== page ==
Expanded Artist Statement
My movement style is influenced heavily by post-modern, modern, and counter techniques. I situate my work within experimental and post-modern traditions. I strive to engage in serious play. I aim to have fun in the process of making, to view rehearsal as a lab, a place to explore. I aim to make work that uses elements of comedy and playfulness, while centering on serious and important topics pertaining to politics and identity. I see my work in dialogue with work that strives to make political statements by exposing and exploding societal/cultural norms (Penny Arcade, Cynthia Oliver’s “virago-man dem”, Mary Grace McNally’s “Not for Picking”, Vanessa Anspaugh’s “The End of Men, Again”).
While I tend to be drawn to movement that is large, kinetic, and specific, I hardly ever create movement and give it to others to learn- my process is generally collaborative, with all of us generating material together. I’m always actively negotiating my relationship with the people I work with. I’m constantly trying to strike some balance between mutual exploration with no sense of hierarchy, and creating something with my own specific visions and voice. In the way I work, no one is replaceable. The work is built over time, together, in a layered fashion, so that each person is inextricably woven into the fabric of the dance and community.
I like the idea of a self-sustainable work and a self-sustainable community. Ideally, I would work with the same people for hours each day, to solidify the community that I strive to create when making work. I am only interested in making work that reaches into our lives, and which our lives reach into, and that includes our relationships with the people in the work. I don’t want to be able to leave the work in the studio, I want it to have a real effect on everyone involved.
I am interested in the power and expressiveness of both “dance-y” and pedestrian movement. They are both important in the exploration of what movement and our physical selves do on a daily basis in our lives. Touch and partnering are a large part of how I work. Touch/partnering is integral to my process both as a mode of community building, idea exploration, and movement generation. I am very much influenced by the intricate partnering and patterning that is often present in the work of both David Dorfman and Doug Varone. I am also influenced by work which uses text and voice (Bill T. Jones, David Dorfman’s “Aroundtown”). In my own processes I love working with live music and dancers who can sing, play instruments, etc.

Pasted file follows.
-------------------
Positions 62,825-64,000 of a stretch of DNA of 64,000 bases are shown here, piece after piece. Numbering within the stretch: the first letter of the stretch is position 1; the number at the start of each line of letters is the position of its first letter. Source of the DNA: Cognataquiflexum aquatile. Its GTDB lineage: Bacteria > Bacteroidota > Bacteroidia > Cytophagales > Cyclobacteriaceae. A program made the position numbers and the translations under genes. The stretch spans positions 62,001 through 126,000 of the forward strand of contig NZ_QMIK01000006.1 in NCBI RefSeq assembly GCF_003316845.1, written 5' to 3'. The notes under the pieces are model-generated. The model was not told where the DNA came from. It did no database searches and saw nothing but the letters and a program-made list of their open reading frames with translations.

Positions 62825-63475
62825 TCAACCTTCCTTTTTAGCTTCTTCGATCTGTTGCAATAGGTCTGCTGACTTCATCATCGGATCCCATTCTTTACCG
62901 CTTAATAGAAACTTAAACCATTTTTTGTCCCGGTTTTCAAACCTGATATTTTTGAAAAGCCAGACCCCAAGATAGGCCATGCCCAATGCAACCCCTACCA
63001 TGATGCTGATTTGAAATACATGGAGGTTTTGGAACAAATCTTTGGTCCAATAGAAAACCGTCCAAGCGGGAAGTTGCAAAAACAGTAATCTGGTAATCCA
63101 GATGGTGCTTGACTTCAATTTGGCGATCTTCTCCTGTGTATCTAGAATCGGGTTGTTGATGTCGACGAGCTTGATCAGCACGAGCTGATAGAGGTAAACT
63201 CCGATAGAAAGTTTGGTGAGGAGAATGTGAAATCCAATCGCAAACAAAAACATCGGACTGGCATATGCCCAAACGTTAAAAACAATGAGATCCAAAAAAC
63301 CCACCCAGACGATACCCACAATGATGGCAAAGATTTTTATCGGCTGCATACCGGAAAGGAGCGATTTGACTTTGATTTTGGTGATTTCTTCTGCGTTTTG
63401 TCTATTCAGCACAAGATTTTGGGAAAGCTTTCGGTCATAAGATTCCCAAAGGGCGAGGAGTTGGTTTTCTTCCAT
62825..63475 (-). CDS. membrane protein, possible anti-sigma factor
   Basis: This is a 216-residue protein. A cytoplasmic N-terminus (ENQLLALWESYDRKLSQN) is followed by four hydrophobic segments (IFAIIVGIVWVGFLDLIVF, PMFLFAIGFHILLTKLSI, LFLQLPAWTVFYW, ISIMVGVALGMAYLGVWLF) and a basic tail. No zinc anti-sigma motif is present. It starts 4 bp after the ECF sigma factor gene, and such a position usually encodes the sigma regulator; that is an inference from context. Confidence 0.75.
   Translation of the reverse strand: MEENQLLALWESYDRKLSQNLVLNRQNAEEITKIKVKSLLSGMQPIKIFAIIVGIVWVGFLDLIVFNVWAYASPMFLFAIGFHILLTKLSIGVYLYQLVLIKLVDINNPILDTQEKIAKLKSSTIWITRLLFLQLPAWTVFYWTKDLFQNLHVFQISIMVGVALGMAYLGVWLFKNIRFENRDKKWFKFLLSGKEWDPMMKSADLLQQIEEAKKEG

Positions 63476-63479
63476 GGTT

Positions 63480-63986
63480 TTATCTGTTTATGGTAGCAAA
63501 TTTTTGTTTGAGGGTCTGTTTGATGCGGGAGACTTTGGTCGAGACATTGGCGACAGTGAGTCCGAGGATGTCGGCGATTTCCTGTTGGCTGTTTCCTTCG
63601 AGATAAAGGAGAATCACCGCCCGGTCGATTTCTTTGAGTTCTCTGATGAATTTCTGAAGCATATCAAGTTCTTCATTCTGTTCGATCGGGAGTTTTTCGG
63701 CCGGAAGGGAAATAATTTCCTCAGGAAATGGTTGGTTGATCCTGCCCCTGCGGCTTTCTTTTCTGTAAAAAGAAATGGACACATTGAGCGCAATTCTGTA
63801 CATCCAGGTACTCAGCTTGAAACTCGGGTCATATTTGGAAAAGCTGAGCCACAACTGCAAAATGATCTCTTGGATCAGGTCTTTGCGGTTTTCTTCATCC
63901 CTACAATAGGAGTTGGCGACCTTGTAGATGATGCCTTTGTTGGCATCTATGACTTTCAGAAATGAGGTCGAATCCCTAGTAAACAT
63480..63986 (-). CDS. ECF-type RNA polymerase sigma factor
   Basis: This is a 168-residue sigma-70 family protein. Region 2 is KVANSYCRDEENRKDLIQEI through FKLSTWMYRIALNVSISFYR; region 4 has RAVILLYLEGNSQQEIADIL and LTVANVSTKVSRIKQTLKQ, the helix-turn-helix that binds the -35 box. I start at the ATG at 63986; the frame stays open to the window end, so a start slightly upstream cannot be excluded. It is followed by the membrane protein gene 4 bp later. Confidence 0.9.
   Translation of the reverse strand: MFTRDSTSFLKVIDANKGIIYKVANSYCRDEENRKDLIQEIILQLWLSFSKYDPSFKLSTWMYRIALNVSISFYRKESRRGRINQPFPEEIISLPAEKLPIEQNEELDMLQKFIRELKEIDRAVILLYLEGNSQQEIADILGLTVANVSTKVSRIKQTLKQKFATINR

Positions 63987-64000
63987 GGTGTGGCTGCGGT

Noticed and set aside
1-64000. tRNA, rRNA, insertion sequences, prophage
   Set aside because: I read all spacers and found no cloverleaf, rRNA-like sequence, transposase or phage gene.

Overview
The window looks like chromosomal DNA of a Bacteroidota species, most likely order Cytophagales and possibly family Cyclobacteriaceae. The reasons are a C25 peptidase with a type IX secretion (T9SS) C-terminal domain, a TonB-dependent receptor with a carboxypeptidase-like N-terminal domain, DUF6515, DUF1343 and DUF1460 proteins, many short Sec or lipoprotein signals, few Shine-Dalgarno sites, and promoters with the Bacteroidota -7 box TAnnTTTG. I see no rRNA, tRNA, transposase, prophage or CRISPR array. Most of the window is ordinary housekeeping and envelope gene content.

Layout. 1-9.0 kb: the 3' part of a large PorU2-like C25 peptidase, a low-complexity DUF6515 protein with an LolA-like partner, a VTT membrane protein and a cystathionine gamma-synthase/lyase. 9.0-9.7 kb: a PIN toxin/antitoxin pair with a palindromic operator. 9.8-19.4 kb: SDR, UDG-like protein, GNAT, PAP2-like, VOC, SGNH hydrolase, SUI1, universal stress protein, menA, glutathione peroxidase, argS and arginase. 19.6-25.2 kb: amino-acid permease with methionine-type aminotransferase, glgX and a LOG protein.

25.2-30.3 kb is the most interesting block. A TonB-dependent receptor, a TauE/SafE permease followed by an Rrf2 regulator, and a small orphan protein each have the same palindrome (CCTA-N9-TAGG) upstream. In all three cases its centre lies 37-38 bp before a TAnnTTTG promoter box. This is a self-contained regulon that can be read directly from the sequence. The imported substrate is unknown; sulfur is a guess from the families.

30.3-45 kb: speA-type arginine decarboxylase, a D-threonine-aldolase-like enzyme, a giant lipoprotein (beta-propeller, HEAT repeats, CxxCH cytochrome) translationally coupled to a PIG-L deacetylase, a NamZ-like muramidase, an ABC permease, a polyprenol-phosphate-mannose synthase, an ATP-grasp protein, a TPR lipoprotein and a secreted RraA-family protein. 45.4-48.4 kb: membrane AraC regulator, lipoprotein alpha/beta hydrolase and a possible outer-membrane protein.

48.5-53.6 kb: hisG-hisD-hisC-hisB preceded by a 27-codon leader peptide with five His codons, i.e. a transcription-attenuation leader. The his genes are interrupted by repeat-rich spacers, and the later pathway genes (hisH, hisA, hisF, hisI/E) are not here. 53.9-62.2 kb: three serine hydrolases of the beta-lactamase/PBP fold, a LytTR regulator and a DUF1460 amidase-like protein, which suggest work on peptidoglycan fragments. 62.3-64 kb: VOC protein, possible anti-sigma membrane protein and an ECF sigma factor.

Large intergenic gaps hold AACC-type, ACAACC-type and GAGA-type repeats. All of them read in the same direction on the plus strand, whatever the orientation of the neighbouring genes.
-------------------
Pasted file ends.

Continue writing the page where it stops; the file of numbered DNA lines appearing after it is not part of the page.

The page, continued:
I curious about disrupting norms of performance. Instead of hiding effort/making movement look effortless, I work to expose visible effort. This also connects to my interest in performance quality and specifically how we use our eyes and faces, which are integral to expressing/hiding effort. Both the ideas of visible effort and exploring the face/eyes come up in my current work in which I’m exploring vulnerability, and if/how vulnerability can truly exist in a performative environment, without become performed.
Along the lines of disrupting norms, I’m immensely influenced by work which questions the traditional proscenium setting and performer/audience relationship (Isabel Lewis, Yasmeen Godder’s “Climax”, Inda Walsh’s “homespun”, Gerard and Kelly’s “Reuseable Parts/Endless Love”). I constantly question the traditional proscenium stage and audience/performer relationship, in order to examine and determine what type of performance set-up and audience/performer relationship the work needs.
Questioning the traditional power structures and connotations implicit in the traditional proscenium performance setting also leads to one of my main goals as a dance maker and member of the dance world, which is to make dance spaces more accessible for non-dancers/non-artists. How can we create spaces where EVERYONE feels welcome? How can we language our work in a way that is accessible without dumbing down or eliminating ideas?
One of the dilemmas I often bump up against in making work: I am constantly in negotiation with the desire for a process-based process, and the act of working in a performatively driven art form. How can we be in a process to explore and learn with vigour and honesty, while knowing that our exploration will lead to a performance, and while gearing our exploration towards that performance? While I do value process and exploration, I also want to make work that can be shared. I believe that one of the jobs of dance, as a form that works with the human body, is to shift our perceptions of how we are capable of existing in the world. And if that can’t be shared widely, it seems to defeat the purpose.
Related to performance, I am also intrigued by performance itself and what being in front of others does to us as people and as performers. I puzzle over if/how what we do in rehearsal, prepares us to perform. Doug Varone says that putting a work on stage/in front of others is the beginning of a process, not the end. Therefore, I find it crucial to put work in front of others before any official showing. We must prepare ourselves to perform, by engaging in performance practices. I work to emphasize in process that performance is a part of the work and not just the culmination. By doing this, I hope to cultivate a performance quality of ease, humanness, playfulness, and adaptability.